sources of asbestos on the premises, they typically relied on an environmental
consultant’s professional judgement to deduce its location. Although the former
Regulation did require scientific sampling for friable asbestos, the new Regulation is
more comprehensive. “It really has tripled the number of samples we’re taking,” Pinchin
says.

NOTIFICATION RESPONSIBILITY
Nov. 1, 2007 is also the deadline for notifying occupiers of a building of the presence of
asbestos on the premises. Building owners must notify residents and/or commercial
tenants in writing, and, in turn, these occupiers must inform employees, contractors
and/or visitors who could potentially encounter and disturb asbestos.
     In the commercial and institutional sectors, information about asbestos is now
typically made available through joint health and safety councils and other associated
policies. At the TCDSB, for example, everyone who works on one of the Board’s
properties is required to read the posted notifications of where asbestos exists, then sign a
form to confirm that he or she is aware of the asbestos and will handle it only in
accordance with regulated procedures. “Every time a contractor comes into one of our
buildings this is required,” Maltese explains.
     Since 1990, the asbestos survey for each school property is made available to the
public in the school’s main office, but Board officials still haven’t determined if they will
have to send written notification to students and their parents/guardians in order to
comply with the new Regulation. “We feel that the students are not going to be disturbing
it [asbestos]. They’re not authorized to hang art and they don’t have access to boiler
rooms or other spaces where asbestos can be found,” Maltese says.
COST REPERCUSSIONS
More stringent controls for handling non-friable materials are already increasing
renovation/retrofit and demolition costs. The new Regulation also introduces training
requirements for workers and supervisors on “Type 3” abatement jobs, involving friable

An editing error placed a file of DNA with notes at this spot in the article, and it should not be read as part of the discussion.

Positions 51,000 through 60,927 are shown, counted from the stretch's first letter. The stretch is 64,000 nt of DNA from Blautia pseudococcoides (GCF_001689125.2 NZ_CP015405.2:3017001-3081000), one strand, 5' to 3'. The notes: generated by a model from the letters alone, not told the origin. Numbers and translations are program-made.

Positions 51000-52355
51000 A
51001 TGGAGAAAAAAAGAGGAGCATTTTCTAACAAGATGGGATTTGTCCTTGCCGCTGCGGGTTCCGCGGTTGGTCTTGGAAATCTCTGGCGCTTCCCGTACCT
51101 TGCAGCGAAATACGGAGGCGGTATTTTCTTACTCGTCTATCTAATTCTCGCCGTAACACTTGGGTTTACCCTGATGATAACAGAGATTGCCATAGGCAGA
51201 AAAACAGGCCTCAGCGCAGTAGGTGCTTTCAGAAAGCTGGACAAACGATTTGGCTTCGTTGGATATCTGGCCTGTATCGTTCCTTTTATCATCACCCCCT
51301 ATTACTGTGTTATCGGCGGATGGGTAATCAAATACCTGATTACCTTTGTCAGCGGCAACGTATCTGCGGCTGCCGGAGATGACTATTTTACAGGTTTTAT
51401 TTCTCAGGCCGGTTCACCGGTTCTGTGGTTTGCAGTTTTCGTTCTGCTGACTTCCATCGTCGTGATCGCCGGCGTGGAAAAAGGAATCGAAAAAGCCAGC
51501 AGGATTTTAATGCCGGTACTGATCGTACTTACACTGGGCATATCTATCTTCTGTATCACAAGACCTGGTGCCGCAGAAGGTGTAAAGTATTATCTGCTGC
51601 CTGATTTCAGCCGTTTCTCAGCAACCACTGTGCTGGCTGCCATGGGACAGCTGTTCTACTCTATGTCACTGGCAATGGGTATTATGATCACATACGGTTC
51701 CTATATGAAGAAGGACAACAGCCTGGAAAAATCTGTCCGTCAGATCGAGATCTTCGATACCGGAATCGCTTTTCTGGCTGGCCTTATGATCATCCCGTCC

materials, which could affect project budgets.
    As of November 2007, workers will have to prove that they have successfully
completed a 16-hour classroom course (or recognized equivalent) and exam, and
employers will be responsible for ensuring workers have the necessary training.
Consultants foresee employee retention challenges that could create delays and/or work
stoppages.
    “Most owners can’t even conceive of the amount of turnover they are going to have
[on their jobsites] because the work is very unpleasant,” Pinchin advises. “I think it is
likely going to push up the wage rates that these jobs are paid.”
    Increased abatement costs could cause particular upheaval in the health care sector as
hospitals across Ontario are in the midst of multi-year capital programs for which budgets
were allocated prior to the new Regulation coming into effect. Construction workers
frequently uncover unexpected surprises within sprawling buildings that have typically
been added to over the course of several decades and eras of engineering and construction
practices.
    “We have no less than seven different wings here – the original one being built in
1925, and it’s still functional,” notes J.J. Knott, director of plant operations at the Norfolk
General Hospital and a member of the board of directors of the Canadian Healthcare
Engineering Society (CHES). Many of the hospital expansion projects also involve the
demolition of older structures to make way for new facilities.
    “We set aside large chunks of money to take care of abatement, specifically asbestos,
but those pockets are suddenly going to need to be deeper,” Knott says. “I hope that the
Ministry [of Public Infrastructure Renewal] is sympathetic when it looks at those
numbers.”
    Budgeters may also start re-crunching the numbers for energy retrofits and other
upgrades. In Peel Region, O’Brecht calculates that the long-term savings from energy
management improvements in the aging non-profit housing stock should still
significantly outweigh the extra costs for Type 2 asbestos removal, but the new
requirements will complicate future projects.
    In the recent retrofit at the seniors’ apartment tower, workers had to drill through
asbestos vinyl floor tiles and asbestos ceiling stipple to make way for the piping and fan
coils that were to replace electric baseboard heaters. Residents spent time in the
building’s recreation lounge while construction occurred in their units.
    “We are in the midst of big capital renovation work. We have about 13 buildings that
operate on electric baseboards,” O’Brecht notes. “It [the Regulation] will increase the
project costs; it will add additional steps to the work; and, certainly, there is a resident
impact. If the payback was less, but we triggered the highest level of hazardous material
handling requirements, I think we would have to reassess the costs and benefits.”